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Public-policy funding raises questions

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By Rick Cohen

The relationship of Maurice “Hank” Greenberg, former CEO of the American International Group (AIG), with the Starr Foundation represents a troubling development in which an individual with for-profit interests appears to be bankrolling a campaign against government regulations with philanthropic dollars.

The Starr Foundation is a reputable foundation more than a half-century old with significant grantmaking in higher education, public health and international relations.

But in recent years, Starr also captured the attention of then-New York Attorney General Eliot Spitzer regarding Greenberg’s role as the foundation’s board chair.

According to Spitzer, who since has been elected governor of New York, Greenberg and his business partners sold some of the stock in AIG founder C.V. Starr’s estate, which they served as executors, to firms they controlled at artificially low prices.

Because the assets were to have benefited the foundation, Spitzer alleged, Greenberg and his associates had enriched themselves to the detriment of the estate and the foundation, a “fundamental conflict of interest” shortchanging the foundation by some $6 billion.

Greenberg was incensed: Noting that the foundation’s assets grew from $1 million in 1968 to $3.5 billion in 2005, and that it gave out $2 billion in grants, he launched a crusade to defend his reputation and attack government oversight in the era of the Sarbanes-Oxley law on financial and accounting disclosure.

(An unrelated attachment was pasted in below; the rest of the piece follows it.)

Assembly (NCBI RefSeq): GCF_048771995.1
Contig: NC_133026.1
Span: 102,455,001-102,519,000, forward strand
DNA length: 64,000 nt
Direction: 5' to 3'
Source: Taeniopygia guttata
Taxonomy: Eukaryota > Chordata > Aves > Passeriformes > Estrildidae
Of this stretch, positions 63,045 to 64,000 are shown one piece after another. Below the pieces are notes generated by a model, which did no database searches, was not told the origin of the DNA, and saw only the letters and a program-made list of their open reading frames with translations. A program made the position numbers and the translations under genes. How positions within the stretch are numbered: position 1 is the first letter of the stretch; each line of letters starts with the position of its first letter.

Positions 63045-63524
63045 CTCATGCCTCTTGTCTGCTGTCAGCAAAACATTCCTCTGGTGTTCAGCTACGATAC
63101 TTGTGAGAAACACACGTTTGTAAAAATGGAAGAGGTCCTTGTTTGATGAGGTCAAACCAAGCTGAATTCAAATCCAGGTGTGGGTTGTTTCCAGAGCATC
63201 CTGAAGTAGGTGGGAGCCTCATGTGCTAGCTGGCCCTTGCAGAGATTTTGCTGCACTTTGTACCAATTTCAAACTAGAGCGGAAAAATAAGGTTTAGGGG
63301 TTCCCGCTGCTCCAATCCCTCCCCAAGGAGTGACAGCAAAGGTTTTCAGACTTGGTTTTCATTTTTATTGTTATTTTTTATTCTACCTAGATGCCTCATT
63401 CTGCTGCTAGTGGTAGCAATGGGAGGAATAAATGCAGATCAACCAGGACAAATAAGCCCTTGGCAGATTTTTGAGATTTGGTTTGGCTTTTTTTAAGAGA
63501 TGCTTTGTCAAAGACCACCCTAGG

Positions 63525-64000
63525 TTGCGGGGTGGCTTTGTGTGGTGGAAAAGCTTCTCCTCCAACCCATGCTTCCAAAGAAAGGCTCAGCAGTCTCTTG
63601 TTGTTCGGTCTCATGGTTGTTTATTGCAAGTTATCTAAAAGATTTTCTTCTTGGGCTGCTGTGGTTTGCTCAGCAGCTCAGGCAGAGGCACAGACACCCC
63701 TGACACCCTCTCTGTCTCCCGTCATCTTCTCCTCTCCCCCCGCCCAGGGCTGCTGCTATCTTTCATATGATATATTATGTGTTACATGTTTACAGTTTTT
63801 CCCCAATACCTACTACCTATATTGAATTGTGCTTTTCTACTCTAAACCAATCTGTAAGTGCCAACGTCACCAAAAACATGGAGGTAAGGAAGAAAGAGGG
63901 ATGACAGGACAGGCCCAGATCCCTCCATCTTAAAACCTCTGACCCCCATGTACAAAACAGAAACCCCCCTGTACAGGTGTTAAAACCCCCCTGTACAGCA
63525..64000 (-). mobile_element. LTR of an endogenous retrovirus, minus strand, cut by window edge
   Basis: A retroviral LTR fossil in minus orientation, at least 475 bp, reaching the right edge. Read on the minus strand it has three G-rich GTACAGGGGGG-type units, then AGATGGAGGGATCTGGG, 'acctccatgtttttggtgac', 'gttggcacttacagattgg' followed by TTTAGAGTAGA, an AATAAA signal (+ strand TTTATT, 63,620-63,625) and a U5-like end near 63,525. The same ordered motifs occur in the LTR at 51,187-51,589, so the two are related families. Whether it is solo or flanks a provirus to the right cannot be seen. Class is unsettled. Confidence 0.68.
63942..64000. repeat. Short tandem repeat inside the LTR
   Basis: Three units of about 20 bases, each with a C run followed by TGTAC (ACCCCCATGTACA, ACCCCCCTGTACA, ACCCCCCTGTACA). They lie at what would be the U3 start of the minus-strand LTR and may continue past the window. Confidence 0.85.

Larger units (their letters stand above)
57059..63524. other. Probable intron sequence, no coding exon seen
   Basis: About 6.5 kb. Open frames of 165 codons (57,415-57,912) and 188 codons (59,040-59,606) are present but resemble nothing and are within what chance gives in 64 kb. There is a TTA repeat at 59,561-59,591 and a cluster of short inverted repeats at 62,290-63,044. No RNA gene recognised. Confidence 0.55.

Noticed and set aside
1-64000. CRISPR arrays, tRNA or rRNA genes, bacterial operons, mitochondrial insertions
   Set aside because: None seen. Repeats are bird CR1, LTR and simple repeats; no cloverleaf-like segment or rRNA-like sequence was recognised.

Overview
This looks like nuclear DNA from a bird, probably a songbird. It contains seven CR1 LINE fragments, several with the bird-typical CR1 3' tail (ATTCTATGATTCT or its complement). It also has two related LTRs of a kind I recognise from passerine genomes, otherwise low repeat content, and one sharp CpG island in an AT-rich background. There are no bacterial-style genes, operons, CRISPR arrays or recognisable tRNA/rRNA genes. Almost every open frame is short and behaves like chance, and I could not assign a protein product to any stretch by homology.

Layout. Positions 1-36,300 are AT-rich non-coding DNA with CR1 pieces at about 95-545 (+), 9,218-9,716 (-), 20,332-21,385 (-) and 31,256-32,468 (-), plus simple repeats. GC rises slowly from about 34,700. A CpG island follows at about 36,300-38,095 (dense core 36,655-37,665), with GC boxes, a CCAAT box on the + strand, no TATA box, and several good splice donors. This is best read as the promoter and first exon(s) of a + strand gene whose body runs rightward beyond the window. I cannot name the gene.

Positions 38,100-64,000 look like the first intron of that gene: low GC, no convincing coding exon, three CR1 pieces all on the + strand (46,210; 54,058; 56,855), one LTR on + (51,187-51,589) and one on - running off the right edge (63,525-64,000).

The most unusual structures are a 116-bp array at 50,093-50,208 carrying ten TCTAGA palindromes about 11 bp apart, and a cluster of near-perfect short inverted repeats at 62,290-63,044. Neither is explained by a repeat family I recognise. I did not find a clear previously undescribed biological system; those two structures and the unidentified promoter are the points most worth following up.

The Starr Foundation now has shown up recently as a potential player in Greenberg’s crusade.

The National Chamber Foundation, or NCF, is a 501(c)3 arm of the U.S. Chamber of Commerce with the purpose of research and public policy analysis on issues of tort reform and other issues of concern to the corporate sector.

Between 2002 and 2006, NCF received 17 foundation grants, according to Foundation Center online.

Of those grants, seven were from corporate funders, totaling $2.2 million, and 10 were from the Starr Foundation, totaling a whopping $24.25 million.

Perhaps Starr simply supported the Chamber’s longstanding concerns about Sarbanes-Oxley and about tort reform — Greenberg once referred to tort lawyers as “terrorists” — but the Chamber’s leader, Thomas J. Donohue, has consistently spoken out in support of AIG and of Greenberg personally in their run-ins with regulators.

In December 2006, something called the Committee on Capital Markets Regulation issued a report on Sarbanes-Oxley that concluded “U.S. markets were suffering under overzealous enforcement and unwieldy rules.”

The lion’s share of the panel’s funding, some $500,000, came from a grant from the Starr Foundation.

Starr’s lead funding role led many critics to ascribe the report, regardless of its merits, as yet one more element in Greenberg’s war against his federal and state regulatory critics, made even more dubious because of the use of tax-exempt foundation resources.

Businesses like AIG, billionaire corporate honchos like Greenberg and business associations like the U.S. Chamber of Commerce have every right to promote political positions in which they believe.

But in this case, the array of actors, organizations and foundation grants might lead many observers to believe the Starr Foundation’s grantmaking to the National Chamber Foundation and the Committee on Capital Markets Regulation tips the scales a bit too much in the direction of Hank Greenberg’s personal and pecuniary interests rather than a broader, disinterested public-policy position.


Rick Cohen is national correspondent for the Nonprofit Quarterly.

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